I don’t like the term on the Beagle contract but $3M is in no way an issue and given how front loaded the agreement is I could see a team taking him at the TDL in year three or four.

          • Kootenaydude

            Thank you Goon. Well said. Pretty much nailed all the problems associated with signing 4th line grinders to long term contracts. What happens when marquee players, that can score or defend become available and the Canucks don’t have cap space?

          • truthseeker

            How will it “hamper” their ability to bring in *impact* free agents?

            The canucks right now have 13 million in cap space. That’s one Connor McDavid right there.

            Next year they’ll add another 13 million (if I’m reading that Dorrset is still on the books this season) to that. So that’s 26 million for next season. Enough for a Connor McDavid and a Tavares with money left over.

            Boeser is the only significant RFA we have next season. 26 million to sign him. If the canucks are smart he’ll only take up 6 to 7 million. At worst they max him out at 8 to 10 per. That’s still 16 million to fill other spots.

            And we haven’t even got to 20/21 where another near 14 million comes off the books.

            And you’re painting an extreme picture with your “not tradeable” contract analysis.

            Cap friendly shows no restrictions on Beagle’s contract, so he can be traded right now if they want. Roussel is the same but he gets to choose half the league this year and that lowers in each year after. Schaller can be traded tomorrow if they wanted.

            Even Eriksson’s contract opens up in 2020 to allow him to be traded to over half the league.

            So sorry. But you’re totally exaggerating the problem. They are all “tradeable” contracts. Some a bit more easily than others, but all can be traded.

            One single look at cap friendly would have saved you all the trouble of basically making up stuff in your head to assume the worst situation possible.

            It’s not as bad as you think it is.

        • Kanucked

          How many shut down centres do you want? Doesn’t somebody have to score?

          With 3 more years for Sutter and 4 more for Beagle, you think Pettersson and Gaudette won’t be ready for 3 years?

      • Bud Poile

        The “offense” is to be provided by the emerging young core.
        One complaint has been ‘let the young guys play’.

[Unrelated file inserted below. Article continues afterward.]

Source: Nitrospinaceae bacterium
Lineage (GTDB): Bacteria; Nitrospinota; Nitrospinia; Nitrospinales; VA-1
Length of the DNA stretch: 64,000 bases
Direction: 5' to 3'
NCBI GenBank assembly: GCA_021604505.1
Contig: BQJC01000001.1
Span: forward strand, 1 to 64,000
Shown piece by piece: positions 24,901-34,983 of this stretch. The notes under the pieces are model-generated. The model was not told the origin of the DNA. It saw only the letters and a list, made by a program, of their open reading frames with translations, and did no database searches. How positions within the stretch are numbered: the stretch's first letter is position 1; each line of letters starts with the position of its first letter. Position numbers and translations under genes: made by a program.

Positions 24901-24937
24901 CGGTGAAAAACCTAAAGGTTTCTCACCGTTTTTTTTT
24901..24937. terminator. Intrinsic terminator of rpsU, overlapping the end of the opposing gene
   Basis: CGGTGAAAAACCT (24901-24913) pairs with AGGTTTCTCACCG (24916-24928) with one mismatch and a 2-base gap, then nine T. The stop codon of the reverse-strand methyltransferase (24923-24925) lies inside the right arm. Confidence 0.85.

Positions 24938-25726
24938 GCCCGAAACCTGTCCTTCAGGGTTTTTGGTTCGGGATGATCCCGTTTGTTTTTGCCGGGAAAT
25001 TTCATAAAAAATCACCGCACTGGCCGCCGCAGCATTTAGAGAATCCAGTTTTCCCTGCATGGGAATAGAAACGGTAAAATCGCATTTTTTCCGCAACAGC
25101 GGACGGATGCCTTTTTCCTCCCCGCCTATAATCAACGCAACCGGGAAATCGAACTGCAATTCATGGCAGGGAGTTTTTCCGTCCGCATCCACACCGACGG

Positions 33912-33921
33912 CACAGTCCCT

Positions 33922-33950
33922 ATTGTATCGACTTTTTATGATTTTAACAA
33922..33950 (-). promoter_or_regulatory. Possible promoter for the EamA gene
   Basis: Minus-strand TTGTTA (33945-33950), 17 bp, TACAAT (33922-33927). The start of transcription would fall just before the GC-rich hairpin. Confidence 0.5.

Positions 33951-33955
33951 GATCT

Here’s their chance. Personally,I want another draft full of Benning picks as we just lived through the ten year chasm Gillis -gan created.
        Mgmt. signed protection and PK/defensive expertise.You know,what the team lacked since Burrows,Hansen and Dorsett provided.
        Ownership is on board and it’s his money.
        There is next to zero future flexibility constraints.
        Boeser is 21. Pettersson is 19. Hughes is 18.

        • Kanucked

          I think there are two players on the roster who scored 20+ goals last year: Horvat & Boesser. You’re expecting a lot from players who have never played in the league.

          Atleast four years remaining for Eriksson, Beagle, and Roussel. The Eriksson and Beagle contracts are difficult to trade. That’s not zero future flexibility.

          Yes Gillis created a big hole. Benning, however, has been his own worst enemy.

        • Dirk22

          “There is next to zero future flexibility constraint.” – BP

          Honest question – what are you expectations for then Canucks in the year 2020-21?

          Would the $20 + million still tied up in bottom of the lineup 30-35 year olds be considered a constraint?

          • truthseeker

            Dirk, if the canucks do nothing next year (just for the sake of simplicity with the math) they will have 40 million in cap space in 20/21. So no. The 20 million, while not wise, is not going to be a constraint.

            The only significant player who will need a raise before then will be Boeser. Even if the worst case plays out and Boeser gets 10 million per that’s still 30 million in cap space. Who would you like us to sign that 30 million would be a “constraint”?